NFT Washington DC Cleveland Park / Upper Connecticut

Cleveland Park / Upper Connecticut

Self-satisfied liberals unite! These blocks are dominated by well-meaning professionals who carry their own bags to the organic market, shun fancy restaurants, and enjoy the debates at Politics & Prose. But they like their coffeehouses sans the grunge.

The upper NW stretch of Connecticut has plenty of reasons to make the trek. Politics & Prose is easily the city's best bookstore and regularly hosts major-league literati; the upscale beer, wine, and liquor stores have the best selection in the District; and beauty abounds -- from the trails of Rock Creek Park to the exquisite 17th-century furniture and parterres at See more.

>Hillwood Museum & Gardens.


On Our Radar:

Posted By:  Rachel Tepper
Photo:  Rachel Tepper

Politics & Prose
Politics & Prose is a DC institution which has been providing Washingtonians with literary musings and mocha for over 25 years, a tough feat in a city known for its transience. It's a truly wonderful independent bookstore which hosts authors nightly and boasts remarkably loyal clientele. The downstairs cafe, Modern Times Coffeehouse, serves up some truly delicious fare which includes a modest but delicious variety of soups, salads and sandwiches. Thankfully, P&P provides free Wi-Fi to all cafe patrons. Without internet, I lose all sense of time and space. (Is it 1993? Where am I? What's a blog? Are pet rocks still cool?) A password to their wireless network is printed on every receipt issued at the register, which weeds out the freeloaders and the phonies. As a result, the place is relatively uncrowded and quiet. The only downside to P&P is that it's not so accessible by Metro. One must either get over their fear of the bus (it took me a long time, and the system doesn't inspire much confidence) or get some good walking shoes and hike over from either Van Ness or Tenleytown on the Red Line.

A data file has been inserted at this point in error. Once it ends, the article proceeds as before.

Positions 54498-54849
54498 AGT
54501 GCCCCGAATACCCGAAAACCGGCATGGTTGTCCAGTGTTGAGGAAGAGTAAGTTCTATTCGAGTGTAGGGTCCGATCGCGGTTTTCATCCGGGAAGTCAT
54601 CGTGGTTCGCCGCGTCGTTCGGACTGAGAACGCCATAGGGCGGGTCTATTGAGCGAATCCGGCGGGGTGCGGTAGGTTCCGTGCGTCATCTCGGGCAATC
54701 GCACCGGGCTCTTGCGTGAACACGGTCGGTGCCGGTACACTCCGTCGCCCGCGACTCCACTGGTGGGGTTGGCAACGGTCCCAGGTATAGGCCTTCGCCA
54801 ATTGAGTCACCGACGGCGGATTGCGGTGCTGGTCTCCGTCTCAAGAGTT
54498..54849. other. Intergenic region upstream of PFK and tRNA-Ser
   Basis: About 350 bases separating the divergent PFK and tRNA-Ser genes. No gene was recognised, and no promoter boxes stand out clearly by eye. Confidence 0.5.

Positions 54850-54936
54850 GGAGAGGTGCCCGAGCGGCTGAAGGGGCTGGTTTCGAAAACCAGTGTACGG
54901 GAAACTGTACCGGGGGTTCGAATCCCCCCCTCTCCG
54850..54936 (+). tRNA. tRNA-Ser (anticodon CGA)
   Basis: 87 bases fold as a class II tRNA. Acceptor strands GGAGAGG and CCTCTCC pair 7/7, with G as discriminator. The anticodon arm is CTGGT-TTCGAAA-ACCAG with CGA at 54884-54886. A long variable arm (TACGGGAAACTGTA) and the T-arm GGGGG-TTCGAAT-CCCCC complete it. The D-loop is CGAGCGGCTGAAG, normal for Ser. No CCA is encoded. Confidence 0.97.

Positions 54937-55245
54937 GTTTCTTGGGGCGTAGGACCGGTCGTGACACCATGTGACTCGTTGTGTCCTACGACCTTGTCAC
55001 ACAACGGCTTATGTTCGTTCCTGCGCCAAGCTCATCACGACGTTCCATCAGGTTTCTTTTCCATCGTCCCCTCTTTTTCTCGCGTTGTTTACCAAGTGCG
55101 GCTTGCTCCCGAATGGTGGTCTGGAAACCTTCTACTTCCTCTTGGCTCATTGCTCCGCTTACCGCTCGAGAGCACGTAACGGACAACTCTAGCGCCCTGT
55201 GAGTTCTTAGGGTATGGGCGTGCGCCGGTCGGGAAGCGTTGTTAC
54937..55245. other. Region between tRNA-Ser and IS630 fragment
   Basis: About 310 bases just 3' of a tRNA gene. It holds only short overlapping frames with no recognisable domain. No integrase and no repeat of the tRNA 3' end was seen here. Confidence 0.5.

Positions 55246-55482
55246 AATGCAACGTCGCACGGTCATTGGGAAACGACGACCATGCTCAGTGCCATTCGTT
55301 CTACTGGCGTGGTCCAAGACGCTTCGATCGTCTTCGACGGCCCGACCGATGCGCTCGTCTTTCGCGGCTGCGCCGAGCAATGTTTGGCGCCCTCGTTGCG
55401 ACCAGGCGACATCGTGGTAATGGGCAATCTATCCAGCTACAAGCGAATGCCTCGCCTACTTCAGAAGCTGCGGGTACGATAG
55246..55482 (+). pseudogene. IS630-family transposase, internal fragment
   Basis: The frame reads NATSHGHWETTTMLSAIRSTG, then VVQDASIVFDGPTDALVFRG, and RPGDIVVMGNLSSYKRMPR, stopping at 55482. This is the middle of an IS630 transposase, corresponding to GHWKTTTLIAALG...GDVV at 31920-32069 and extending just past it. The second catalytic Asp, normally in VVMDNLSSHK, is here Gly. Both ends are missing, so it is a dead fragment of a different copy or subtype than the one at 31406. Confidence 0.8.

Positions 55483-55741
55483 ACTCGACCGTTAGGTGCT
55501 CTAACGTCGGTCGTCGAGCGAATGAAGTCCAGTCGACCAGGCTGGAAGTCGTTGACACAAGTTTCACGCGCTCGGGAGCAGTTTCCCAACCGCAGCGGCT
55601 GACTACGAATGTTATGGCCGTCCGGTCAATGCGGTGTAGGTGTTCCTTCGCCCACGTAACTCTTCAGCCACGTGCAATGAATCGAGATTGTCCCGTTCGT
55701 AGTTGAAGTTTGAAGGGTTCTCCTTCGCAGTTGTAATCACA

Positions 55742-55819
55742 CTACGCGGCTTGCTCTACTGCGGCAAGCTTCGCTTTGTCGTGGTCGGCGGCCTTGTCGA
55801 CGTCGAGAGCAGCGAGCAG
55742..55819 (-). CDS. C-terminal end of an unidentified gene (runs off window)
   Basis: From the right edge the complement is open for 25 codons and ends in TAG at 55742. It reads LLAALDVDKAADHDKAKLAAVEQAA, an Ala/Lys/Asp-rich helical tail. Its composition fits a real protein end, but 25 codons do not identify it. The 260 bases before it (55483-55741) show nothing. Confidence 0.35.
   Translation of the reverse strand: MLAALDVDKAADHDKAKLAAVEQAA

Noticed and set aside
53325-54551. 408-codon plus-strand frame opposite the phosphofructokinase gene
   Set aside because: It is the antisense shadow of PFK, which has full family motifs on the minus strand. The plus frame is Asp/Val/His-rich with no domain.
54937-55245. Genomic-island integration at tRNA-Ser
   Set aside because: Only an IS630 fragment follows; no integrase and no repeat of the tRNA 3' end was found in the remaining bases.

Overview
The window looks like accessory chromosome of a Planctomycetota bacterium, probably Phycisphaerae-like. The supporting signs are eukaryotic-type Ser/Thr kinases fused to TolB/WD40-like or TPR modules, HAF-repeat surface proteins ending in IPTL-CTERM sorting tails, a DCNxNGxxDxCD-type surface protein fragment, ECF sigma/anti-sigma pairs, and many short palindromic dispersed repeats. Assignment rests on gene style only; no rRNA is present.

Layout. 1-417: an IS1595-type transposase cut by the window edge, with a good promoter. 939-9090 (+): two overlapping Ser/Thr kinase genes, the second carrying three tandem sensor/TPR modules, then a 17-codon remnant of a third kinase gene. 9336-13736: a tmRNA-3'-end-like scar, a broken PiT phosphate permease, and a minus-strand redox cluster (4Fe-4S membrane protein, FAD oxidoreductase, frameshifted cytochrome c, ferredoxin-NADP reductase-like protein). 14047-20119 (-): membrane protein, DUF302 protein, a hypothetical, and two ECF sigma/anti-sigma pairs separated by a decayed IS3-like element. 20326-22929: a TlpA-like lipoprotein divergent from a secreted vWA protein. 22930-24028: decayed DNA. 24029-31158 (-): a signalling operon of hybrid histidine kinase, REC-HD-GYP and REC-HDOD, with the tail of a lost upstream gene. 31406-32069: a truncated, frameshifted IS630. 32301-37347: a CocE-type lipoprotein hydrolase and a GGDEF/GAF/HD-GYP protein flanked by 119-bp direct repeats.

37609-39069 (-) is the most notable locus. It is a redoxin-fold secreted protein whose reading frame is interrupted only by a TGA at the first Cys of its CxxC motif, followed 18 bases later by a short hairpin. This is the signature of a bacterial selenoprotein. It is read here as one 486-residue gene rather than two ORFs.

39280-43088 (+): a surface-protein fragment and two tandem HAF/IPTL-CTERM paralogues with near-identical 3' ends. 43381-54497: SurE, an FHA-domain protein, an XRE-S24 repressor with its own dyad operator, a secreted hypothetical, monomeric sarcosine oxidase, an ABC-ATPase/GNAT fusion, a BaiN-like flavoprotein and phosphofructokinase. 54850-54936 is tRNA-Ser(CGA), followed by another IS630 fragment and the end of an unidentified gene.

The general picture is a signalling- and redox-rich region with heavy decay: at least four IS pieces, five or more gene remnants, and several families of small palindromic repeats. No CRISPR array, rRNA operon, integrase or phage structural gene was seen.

Posted By:  Emily Groves
Photo:  Emily Groves

Comet Ping Pong
When I first heard of Comet Ping Pong, a ping-pong themed pizza and beer joint with actual ping pong tables for people to use in the back, I couldn't get there fast enough. Here was an idea so basic, yet so novel, that I thought the creator couldn't have been less than genius. Well, I was half-right. When I arrived, I was immediately impressed by the cool artsy warehousy decor, and I smiled when I heard the familiar clip clop of ping pong balls over the general chitter chatter of the diners. Even the tables were painted to look like mini ping pong tables: an added tackiness that I found quite awesome. But when I looked at the weak pizza selection and their hefty accompanying prices, reality sunk in a bit: maybe this place wasn't my utopia. And when my limp, lifeless, tiny, tasteless, dull pizza arrived, I knew it. But many rounds of ping pong and a few beers helped kill the disappointment, and made me realize that Comet Ping Pong, despite its terrible food, still has ping pong tables in the back. And that in itself is stellar.